Novartis CEO Joe Jimenez will step down in early 2018.
The turnover among pharmaceutical CEOs continues.
Most recently Teva Pharmaceutical Industries named Kåre Schultz as its new CEO and Novartis CEO Joe Jimenez said he would be replaced by the drugmaker’s current global head of drug development.
During Jimenez’s tenure, Novartis sold off its over-the-counter, animal health, and vaccines businesses and instead focused on developing and marketing branded drugs.
One differentiator between Jimenez and his replacement is that Dr. Vasant Narasimham studied medicine at Harvard Medical School before making his way into pharmaceuticals.
That’s a far cry from the business-heavy background of Jimenez, who previously held leadership roles at what was then the H.J. Heinz Company. However, of the 10 largest drugmakers by global sales, there is little clinical experience at the CEO level, with the exception being Sanofi CEO Olivier Brandicourt, who is a physician by training. The majority of these CEOs have finance and marketing backgrounds.
Teva, facing both manufacturing and commercial challenges, brought on a leader recognized as a turnaround specialist. Schultz is the former president and CEO of Lundbeck and a former chief operating officer for Novo Nordisk.
“His proven strategic, financial and operational capabilities and his strong commitment to growth will enhance value for all stakeholders and position Teva for long-term success,” Dr. Sol Barer, Teva’s chairman, said, in a September 11 statement.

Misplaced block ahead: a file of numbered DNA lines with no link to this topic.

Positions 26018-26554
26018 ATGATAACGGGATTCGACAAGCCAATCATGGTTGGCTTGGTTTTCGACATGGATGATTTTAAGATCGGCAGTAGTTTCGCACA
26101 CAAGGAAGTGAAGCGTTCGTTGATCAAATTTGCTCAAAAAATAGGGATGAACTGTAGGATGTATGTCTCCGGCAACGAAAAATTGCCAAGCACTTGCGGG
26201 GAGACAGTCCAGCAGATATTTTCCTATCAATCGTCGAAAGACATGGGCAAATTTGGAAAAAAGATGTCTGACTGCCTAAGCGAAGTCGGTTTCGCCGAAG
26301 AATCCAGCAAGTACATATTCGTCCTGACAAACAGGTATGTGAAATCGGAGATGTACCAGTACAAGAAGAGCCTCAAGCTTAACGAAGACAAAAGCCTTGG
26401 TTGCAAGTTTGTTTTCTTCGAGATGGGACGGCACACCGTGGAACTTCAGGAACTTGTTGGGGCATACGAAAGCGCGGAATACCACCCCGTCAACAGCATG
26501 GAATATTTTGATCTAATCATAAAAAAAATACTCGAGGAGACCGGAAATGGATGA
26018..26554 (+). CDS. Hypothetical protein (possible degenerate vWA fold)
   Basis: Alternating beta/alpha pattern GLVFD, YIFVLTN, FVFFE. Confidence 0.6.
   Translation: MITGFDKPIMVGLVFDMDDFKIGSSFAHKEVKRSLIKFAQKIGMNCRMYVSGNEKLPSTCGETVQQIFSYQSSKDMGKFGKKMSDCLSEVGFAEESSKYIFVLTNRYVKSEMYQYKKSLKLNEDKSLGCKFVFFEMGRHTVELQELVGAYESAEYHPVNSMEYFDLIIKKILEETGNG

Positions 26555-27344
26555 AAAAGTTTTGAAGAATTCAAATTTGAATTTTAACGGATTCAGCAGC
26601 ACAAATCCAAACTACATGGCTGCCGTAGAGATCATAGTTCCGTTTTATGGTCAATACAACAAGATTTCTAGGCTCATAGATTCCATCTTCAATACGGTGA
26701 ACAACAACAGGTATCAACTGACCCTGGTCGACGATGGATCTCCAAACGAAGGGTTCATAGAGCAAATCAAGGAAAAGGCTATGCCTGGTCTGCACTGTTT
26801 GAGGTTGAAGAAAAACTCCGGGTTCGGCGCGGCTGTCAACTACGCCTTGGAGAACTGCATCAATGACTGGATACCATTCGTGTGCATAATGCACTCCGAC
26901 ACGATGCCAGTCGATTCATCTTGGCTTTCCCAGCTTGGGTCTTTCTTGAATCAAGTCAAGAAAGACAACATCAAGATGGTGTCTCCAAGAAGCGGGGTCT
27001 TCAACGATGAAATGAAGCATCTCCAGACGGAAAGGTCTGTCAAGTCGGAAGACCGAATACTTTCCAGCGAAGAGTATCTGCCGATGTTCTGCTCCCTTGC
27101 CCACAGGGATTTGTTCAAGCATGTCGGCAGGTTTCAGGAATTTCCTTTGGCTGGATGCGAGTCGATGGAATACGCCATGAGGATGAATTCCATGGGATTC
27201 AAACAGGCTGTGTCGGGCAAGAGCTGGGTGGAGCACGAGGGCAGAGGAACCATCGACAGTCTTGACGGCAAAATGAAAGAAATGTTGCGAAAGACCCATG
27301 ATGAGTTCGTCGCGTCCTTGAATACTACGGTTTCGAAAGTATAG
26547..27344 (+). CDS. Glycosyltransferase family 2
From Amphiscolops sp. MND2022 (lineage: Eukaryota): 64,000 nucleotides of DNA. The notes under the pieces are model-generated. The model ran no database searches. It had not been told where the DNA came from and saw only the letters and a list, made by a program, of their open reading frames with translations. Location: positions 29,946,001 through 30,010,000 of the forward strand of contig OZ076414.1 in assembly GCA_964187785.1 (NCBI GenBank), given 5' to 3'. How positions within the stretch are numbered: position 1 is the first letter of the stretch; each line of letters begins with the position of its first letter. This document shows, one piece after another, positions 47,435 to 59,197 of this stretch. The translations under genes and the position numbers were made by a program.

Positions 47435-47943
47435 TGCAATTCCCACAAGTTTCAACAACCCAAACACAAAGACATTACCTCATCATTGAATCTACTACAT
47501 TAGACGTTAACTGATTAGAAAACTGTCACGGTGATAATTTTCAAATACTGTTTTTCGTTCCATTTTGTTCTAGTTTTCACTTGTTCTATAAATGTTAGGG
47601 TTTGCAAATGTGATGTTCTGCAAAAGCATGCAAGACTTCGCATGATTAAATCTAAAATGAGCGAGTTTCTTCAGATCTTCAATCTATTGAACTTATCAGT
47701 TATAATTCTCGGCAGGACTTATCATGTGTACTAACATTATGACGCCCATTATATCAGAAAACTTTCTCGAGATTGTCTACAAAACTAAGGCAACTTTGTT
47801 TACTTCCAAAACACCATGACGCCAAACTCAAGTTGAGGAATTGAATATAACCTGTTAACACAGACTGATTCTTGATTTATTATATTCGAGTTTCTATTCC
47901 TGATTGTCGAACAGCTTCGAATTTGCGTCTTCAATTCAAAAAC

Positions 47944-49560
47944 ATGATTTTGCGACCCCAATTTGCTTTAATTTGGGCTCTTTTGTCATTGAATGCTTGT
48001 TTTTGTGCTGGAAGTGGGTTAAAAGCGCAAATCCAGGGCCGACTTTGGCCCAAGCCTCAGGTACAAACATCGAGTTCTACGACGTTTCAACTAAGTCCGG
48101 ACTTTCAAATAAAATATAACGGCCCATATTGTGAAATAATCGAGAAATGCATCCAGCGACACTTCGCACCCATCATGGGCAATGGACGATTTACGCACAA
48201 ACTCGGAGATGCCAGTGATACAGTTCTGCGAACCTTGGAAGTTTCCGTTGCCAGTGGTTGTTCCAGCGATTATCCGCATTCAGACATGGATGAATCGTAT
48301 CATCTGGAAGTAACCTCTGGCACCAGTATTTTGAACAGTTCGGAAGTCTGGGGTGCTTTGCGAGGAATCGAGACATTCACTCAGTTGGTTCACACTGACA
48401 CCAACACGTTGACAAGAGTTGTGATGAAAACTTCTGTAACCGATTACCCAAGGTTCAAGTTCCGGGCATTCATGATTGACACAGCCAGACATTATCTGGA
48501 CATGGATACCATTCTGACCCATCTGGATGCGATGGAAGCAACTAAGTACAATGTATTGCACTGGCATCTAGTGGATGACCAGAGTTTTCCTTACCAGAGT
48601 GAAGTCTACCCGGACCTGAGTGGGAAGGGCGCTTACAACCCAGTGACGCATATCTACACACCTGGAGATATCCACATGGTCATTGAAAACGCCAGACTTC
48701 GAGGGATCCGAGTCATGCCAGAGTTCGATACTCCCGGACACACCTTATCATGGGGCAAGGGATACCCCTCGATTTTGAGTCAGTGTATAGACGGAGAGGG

Narasimhan and Schultz will be the newest in the new crop of pharma CEOs (including GlaxoSmithKline’s Emma Walmsley and Eli Lilly’s David Ricks) tasked with addressing an increasingly tough payer environment as well as ongoing criticism of the industry’s drug-pricing practices.
One question to ask: Why aren’t there more pharma CEOs with market access know-how? “I am surprised how few companies have attracted [this] expertise in their senior management ranks and in their boards,” Ed Schoonveld, managing principal for ZS Associates, a pharmaceutical consulting firm, said in an email. “Given the speed of change in our environment, it seems very risky to not have this critical discipline represented at the decision making levels.”